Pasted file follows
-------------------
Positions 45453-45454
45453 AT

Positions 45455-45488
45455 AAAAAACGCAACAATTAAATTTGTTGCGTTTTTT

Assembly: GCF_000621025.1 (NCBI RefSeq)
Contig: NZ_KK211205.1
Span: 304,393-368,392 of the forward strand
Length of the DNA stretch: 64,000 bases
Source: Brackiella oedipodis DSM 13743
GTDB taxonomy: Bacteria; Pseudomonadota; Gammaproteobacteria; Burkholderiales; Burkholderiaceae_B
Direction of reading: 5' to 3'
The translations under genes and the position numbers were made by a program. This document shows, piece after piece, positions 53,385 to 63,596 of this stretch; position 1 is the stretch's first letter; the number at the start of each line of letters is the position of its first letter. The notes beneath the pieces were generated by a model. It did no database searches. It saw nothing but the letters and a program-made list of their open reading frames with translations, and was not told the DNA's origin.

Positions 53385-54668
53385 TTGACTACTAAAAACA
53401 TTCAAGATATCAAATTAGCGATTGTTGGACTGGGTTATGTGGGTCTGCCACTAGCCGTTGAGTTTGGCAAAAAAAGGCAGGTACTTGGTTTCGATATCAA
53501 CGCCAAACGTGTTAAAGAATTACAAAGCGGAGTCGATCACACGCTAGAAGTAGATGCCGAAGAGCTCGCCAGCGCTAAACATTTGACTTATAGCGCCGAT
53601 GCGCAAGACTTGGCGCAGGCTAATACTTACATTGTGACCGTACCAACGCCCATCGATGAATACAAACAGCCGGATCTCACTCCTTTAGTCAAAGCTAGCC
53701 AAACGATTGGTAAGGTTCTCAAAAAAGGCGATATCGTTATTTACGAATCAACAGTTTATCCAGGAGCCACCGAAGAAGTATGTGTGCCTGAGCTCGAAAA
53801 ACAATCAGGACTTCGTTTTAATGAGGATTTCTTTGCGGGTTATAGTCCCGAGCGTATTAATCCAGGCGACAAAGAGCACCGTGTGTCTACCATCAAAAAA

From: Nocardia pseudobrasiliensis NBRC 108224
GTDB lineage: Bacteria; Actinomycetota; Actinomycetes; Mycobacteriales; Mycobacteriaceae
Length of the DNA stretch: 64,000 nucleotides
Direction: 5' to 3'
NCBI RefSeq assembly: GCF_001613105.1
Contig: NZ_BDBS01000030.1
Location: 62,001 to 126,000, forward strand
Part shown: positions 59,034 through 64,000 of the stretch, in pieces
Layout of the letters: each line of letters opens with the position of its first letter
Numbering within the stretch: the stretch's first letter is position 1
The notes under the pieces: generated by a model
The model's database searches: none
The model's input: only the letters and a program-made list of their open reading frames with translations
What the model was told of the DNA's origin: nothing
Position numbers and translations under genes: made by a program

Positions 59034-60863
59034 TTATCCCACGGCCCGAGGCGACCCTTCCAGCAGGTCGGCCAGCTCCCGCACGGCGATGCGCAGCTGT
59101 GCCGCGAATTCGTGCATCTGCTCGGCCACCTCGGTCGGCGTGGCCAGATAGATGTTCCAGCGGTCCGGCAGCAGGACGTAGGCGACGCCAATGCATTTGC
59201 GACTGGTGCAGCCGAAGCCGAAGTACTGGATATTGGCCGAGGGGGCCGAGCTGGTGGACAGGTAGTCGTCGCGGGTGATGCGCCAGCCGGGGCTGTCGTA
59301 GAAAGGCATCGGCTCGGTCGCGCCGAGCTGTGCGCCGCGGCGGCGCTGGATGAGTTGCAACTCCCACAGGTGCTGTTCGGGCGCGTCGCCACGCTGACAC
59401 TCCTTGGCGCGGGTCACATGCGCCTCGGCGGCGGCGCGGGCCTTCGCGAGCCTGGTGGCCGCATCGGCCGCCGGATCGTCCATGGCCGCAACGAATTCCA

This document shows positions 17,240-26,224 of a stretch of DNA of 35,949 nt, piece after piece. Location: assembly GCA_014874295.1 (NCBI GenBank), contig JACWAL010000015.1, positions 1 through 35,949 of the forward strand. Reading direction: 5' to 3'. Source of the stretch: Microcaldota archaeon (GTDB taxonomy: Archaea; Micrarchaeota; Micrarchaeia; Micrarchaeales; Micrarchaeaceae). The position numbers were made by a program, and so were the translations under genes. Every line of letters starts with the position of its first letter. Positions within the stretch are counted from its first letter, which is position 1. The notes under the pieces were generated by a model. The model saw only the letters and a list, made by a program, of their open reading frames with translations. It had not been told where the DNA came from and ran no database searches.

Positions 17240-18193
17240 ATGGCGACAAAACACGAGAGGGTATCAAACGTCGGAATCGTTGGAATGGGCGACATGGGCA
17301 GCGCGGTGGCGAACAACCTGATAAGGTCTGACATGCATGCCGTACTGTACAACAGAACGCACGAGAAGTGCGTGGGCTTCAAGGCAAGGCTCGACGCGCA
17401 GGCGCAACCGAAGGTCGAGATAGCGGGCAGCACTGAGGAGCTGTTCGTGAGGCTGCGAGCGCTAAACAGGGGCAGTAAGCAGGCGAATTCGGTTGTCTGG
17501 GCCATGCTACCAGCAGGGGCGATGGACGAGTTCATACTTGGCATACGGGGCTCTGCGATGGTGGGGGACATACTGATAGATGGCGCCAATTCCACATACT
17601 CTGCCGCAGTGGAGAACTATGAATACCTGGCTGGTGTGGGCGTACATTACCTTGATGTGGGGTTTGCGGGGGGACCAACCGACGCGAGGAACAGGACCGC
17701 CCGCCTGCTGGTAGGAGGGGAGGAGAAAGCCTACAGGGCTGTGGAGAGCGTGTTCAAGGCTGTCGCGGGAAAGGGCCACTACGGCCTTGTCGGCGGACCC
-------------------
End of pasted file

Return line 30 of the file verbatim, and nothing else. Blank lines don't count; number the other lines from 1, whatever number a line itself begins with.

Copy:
The notes under the pieces: generated by a model